Private sector jobs, the ones that count, have been growing at a fairly steady pace of 2 to 2½% for just over 5 years. This, added to weak productivity of less than 1% per year, is going to give us something in the neighborhood of 2.5% real growth this year. All the monetary "stimulus" in the world is not going to change the fact that this remains the weakest recovery ever. What needs to change is fiscal policy, and that won't change meaningfully until next year, provided we have a new president who understands that the private sector needs better incentives if it is to work and invest more.
One thing does appear to be changing, however. Labor force growth has been tepid since 2008; the number of people either working or willing to work has been growing at an annualized rate of only 0.4% for the past seven years, until recently. Over the past six months, the labor force grew at an annualized rate of 2.3%. This equates to some stirrings of life in an otherwise sleepy economy.
As a result, the labor force participation rate looks to have bottomed. It's too early to get excited, however, since new entrants to the labor force don't appear to be fighting for top-paying jobs. But it is an important change on the margin which bodes well for the future, and that's a good reason to remain optimistic.
What's changing today is the outlook for commodity prices. After falling from 2011 through the end of last year, they are turning up. Gold prices are up 20% in just over two months. Industrial scrap metal prices are up 10% since mid-January.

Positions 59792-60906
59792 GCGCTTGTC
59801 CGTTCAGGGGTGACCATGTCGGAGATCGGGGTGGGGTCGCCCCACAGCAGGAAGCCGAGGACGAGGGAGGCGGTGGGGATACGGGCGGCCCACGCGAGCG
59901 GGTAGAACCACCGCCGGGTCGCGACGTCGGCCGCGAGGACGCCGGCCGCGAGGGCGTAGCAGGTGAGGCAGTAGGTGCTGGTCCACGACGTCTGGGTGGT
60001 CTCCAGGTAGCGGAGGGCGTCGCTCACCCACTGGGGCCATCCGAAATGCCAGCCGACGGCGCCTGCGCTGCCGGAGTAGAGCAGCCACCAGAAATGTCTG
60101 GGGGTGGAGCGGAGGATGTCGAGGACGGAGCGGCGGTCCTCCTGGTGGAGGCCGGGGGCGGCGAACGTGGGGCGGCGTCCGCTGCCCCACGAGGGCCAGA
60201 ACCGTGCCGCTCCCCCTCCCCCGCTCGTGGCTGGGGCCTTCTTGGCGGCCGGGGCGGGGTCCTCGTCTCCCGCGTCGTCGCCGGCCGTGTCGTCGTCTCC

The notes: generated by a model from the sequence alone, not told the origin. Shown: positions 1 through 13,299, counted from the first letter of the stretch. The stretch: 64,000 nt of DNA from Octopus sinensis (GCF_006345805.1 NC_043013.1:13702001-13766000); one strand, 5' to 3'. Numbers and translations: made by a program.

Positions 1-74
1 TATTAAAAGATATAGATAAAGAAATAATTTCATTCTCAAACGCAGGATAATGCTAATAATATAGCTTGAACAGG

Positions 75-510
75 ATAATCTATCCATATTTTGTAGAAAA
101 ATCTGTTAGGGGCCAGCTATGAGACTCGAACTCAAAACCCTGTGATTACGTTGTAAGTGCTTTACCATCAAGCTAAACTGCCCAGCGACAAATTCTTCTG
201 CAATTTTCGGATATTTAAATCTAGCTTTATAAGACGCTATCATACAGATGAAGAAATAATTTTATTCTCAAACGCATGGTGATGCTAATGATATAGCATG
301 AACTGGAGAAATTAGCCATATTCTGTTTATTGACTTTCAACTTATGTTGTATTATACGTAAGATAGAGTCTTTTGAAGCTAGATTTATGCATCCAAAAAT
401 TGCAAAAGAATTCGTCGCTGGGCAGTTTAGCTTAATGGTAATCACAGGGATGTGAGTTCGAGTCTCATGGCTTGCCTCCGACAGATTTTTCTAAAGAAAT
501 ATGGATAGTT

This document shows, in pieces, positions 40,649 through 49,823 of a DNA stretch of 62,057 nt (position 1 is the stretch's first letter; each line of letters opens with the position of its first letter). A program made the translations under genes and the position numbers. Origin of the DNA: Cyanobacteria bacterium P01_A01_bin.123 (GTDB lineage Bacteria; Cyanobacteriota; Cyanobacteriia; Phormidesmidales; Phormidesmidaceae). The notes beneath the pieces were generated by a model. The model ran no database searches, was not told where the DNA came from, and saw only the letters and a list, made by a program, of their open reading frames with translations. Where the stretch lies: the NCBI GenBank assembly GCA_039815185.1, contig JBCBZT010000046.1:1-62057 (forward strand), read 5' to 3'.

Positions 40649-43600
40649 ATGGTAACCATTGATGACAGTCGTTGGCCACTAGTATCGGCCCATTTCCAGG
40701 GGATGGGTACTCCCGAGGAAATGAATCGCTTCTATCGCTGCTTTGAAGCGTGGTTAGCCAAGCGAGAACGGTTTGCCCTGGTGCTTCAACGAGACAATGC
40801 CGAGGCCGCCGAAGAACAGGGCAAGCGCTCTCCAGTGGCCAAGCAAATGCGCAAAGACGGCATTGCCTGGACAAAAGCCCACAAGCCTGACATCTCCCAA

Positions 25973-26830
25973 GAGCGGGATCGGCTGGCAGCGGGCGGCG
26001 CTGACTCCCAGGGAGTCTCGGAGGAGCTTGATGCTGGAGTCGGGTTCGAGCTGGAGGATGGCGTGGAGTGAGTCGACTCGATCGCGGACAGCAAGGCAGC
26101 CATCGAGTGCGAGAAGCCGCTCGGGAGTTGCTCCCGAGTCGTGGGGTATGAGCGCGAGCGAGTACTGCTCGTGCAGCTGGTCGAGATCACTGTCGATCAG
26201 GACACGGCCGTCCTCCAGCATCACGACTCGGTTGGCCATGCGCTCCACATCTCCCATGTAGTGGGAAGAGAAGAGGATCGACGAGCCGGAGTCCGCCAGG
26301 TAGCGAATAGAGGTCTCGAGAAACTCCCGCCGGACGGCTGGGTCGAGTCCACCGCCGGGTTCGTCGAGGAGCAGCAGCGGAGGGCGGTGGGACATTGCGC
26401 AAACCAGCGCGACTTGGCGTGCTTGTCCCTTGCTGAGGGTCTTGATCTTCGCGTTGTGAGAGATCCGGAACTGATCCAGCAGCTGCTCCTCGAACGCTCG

And one of the most important commodities (crude oil, see chart above) is up 37% in just under one month. What this means at the very least is that market forces—prices—have brought commodity supplies back into line with commodity demand. And it's not too hard to imagine that as supplies have been reduced, demand has picked up. Rising commodity prices probably signify that the fundamentals of the global economy are improving on the margin, and that is very good news.
One example: vehicle miles driven last year were up 5% from mid-2014, which is when oil prices started to plunge (see chart above).
After falling 80% from early 2011 through January of this year, Brazil's stock market is up a staggering 45% in dollar terms, thanks to the confluence of stronger commodity prices and promises of a badly-needed change in government. Mexico's stock market is up 15%, and Australia's stock market is up 14% over the same period.
In this last chart we see that gold has shrugged off its 4-year losing streak, jumping 20% since mid-December. TIPS prices have jumped too, as have 5-yr breakeven spreads, which are up from 1.0% a month ago to 1.45% today.
Deflation? That's yesterday's news. Today markets are beginning to worry that inflation might be on the rise while central banks still have their policy pedals to the metal.